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For the love of science: Student volunteers take it on the road

HANDS-ON SCIENCE: Children were invited to construct mechanical hands at a recent event in the Medical Sciences Building, one of several events attended and hosted by U of T students in the Let's Talk Science Partnership Program. (Photo by Jennifer Duncan.)

The keen young scientists in The Let’s Talk Science Partnership Program (LTSPP) at the University of Toronto Scarborough have had a busy few months bringing their love of science to others.

Graduate students in the program’s campus chapter have volunteered at several recent events. We will also be participating in some large-scale events over the next couple of months.

About 10 program volunteers, in conjunction with some other members from the Let’s Talk Science national office, worked together at an event that drew an estimated 300 people to the university’s St. George campus. We worked together with the Royal Canadian Institute for the Advancement of Science (RCI) to run an event in the Medical Sciences Building’s Macleod Auditorium on March 11.  The event was part of the RCI winter 2007 lecture series.

More than 180 children between the ages of six and 12 came with their parents to the RCI event. The featured activity was literally “hands-on” -- they had to construct a “mechanical hand” from everyday materials such as straws, strings, or cardboard. After the children constructed their “hands”, we tested the quality of their creations and asked them to perform tasks and challenges using the hand. If their hand failed a task, the kids were encouraged to alter or modify the design in order to complete the task. This day is a large annual science outreach event that takes place each year during the March break. Two years ago, Toronto Mayor David Miller even came out to participate in the day. This year’s event was a big success, with double the number of expected participants coming out for it.

We will also be busy this spring. On Sunday, April 22, we are scheduled to participate in the Cross Cultural Community Services Association’s After-School Earth Day Celebration at First Markham Place mall, located at 3255 Highway 7 east, on the south side between Warden and Woodbine. This program is sponsored by an RBC After-School Grant. To celebrate Earth Day, a few members of our LTSPP campus chapter from University of Toronto Scarborough will be on a stage in the mall to carry out a science demonstration as well as setting up a hands-on activity in which everyone can participate. Some of our popular hands-on activities in the past have been: Making Slime; Primary and Secondary Colours; Making Bubbles; Chromatography Art; and Chromatography Bandanas and Handkerchiefs.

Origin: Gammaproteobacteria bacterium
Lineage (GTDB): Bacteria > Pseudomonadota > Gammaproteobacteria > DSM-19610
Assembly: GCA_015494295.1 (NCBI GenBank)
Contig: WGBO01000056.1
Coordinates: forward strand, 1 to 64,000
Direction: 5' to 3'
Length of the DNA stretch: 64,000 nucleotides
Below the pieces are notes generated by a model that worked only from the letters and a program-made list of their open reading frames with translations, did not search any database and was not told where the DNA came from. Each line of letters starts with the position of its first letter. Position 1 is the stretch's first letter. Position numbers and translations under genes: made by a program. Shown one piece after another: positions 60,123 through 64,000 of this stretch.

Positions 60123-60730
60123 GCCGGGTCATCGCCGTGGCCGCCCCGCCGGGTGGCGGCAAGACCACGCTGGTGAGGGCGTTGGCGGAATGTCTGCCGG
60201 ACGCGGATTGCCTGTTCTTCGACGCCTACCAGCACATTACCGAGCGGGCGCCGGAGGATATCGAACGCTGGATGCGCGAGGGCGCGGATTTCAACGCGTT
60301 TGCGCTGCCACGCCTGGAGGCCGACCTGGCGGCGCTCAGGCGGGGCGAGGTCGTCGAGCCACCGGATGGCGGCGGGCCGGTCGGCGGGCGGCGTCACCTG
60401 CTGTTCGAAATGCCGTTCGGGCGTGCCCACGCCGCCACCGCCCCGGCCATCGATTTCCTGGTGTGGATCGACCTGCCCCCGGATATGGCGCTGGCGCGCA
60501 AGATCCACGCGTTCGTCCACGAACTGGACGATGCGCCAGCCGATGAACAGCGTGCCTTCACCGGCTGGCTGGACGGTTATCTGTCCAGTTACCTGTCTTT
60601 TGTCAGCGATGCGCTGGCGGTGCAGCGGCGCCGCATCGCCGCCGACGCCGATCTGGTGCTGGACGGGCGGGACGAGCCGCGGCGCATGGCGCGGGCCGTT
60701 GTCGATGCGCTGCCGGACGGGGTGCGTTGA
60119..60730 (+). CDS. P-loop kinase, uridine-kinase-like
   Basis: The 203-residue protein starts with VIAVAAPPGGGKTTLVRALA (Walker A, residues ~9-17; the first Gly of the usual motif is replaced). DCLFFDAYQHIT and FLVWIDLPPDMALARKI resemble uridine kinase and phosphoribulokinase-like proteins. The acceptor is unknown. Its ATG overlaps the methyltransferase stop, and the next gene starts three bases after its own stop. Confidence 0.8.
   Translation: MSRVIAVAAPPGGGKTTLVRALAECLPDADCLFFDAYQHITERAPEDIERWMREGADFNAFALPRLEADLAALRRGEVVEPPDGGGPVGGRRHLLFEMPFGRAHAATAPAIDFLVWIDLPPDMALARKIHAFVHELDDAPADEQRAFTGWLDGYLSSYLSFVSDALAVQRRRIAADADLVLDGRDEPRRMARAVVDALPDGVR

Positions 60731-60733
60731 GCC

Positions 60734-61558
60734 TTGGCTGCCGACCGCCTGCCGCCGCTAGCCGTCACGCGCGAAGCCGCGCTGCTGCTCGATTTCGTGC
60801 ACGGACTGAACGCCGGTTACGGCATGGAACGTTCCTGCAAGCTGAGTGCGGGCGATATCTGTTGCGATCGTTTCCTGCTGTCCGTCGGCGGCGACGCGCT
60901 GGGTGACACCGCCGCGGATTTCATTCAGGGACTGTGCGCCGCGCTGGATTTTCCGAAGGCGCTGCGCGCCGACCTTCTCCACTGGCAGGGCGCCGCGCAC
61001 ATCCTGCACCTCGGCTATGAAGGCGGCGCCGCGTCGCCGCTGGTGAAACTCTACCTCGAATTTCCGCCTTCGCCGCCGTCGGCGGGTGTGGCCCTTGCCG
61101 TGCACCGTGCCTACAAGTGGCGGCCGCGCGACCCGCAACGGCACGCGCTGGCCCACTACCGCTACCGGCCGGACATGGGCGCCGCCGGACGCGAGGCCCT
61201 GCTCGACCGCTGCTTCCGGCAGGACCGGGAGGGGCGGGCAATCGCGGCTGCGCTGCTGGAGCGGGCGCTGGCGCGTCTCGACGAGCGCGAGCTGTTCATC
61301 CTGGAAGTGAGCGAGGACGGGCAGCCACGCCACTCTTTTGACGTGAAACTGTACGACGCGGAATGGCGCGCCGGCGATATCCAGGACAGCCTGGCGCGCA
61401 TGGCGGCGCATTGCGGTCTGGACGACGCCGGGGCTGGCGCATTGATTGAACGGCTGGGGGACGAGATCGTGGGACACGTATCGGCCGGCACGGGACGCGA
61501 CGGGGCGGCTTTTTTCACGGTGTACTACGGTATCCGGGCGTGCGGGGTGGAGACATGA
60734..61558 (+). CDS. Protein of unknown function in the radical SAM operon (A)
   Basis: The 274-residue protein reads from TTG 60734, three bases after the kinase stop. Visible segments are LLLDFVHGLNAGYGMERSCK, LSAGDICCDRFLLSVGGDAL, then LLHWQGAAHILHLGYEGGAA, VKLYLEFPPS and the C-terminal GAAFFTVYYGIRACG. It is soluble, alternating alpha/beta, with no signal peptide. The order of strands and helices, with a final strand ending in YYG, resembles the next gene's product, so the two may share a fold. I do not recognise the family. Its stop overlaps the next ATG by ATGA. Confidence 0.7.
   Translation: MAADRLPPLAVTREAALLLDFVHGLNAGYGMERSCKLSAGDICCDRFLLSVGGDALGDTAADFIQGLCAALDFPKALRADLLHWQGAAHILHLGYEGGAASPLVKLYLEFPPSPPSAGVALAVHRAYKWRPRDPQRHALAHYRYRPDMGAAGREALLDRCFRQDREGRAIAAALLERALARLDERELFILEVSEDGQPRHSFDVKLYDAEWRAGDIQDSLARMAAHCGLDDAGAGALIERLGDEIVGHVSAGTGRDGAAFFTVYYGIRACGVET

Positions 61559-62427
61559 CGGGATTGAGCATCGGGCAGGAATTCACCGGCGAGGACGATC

In early May, a group of chapter volunteers, including University of Toronto Scarborough graduate students Balinda Phe, Catherine Febria, Sarah MacKay, and myself, Edward Eng) will be bringing our outreach program to the northern part of Ontario, to the town of Dryden. We will be traveling there for a three-day event between May 2 and 4. There we will carry out science activities at various schools in the area, hoping to reach as many students as possible in the process.  Visits to rural towns and cities give the students there some exposure to everyday science and imparts to them the knowledge, hands-on experience and skills in science fields that are “hot” these days.

Also in May, we will hosting a science competition involving students aged 10 to 13 years old from various schools across Toronto at an event known as the All Science Challenge. This event is scheduled for Tuesday, May 22 at the Medical and Related Sciences (MaRS) building, 101 College Street, just east of University Avenue, near Toronto General Hospital. The All-Science Challenge is a day-long event in the format of a game show similar to the previous “Reach for the Top,” with LTSPP volunteers from all three campuses of the University of Toronto helping out. The volunteers will be involved in tasks that include judging, reading out the questions to students, point tallying, and creating hands-on activities for the students such as making slime/gak or another popular activities. So far, more than 72 different school teams have signed up to participate in this competition. The event seems to be building up momentum as the date draws near.

Stay tuned, and remember, science rocks!

For more about the Let’s Talk Science Partnership Program, visit

Edward Eng is a PhD student specializing in cell biology at the University of Toronto Scarborough. He is the coordinator of the Let’s Talk Science Partnership Program at the Scarborough campus.

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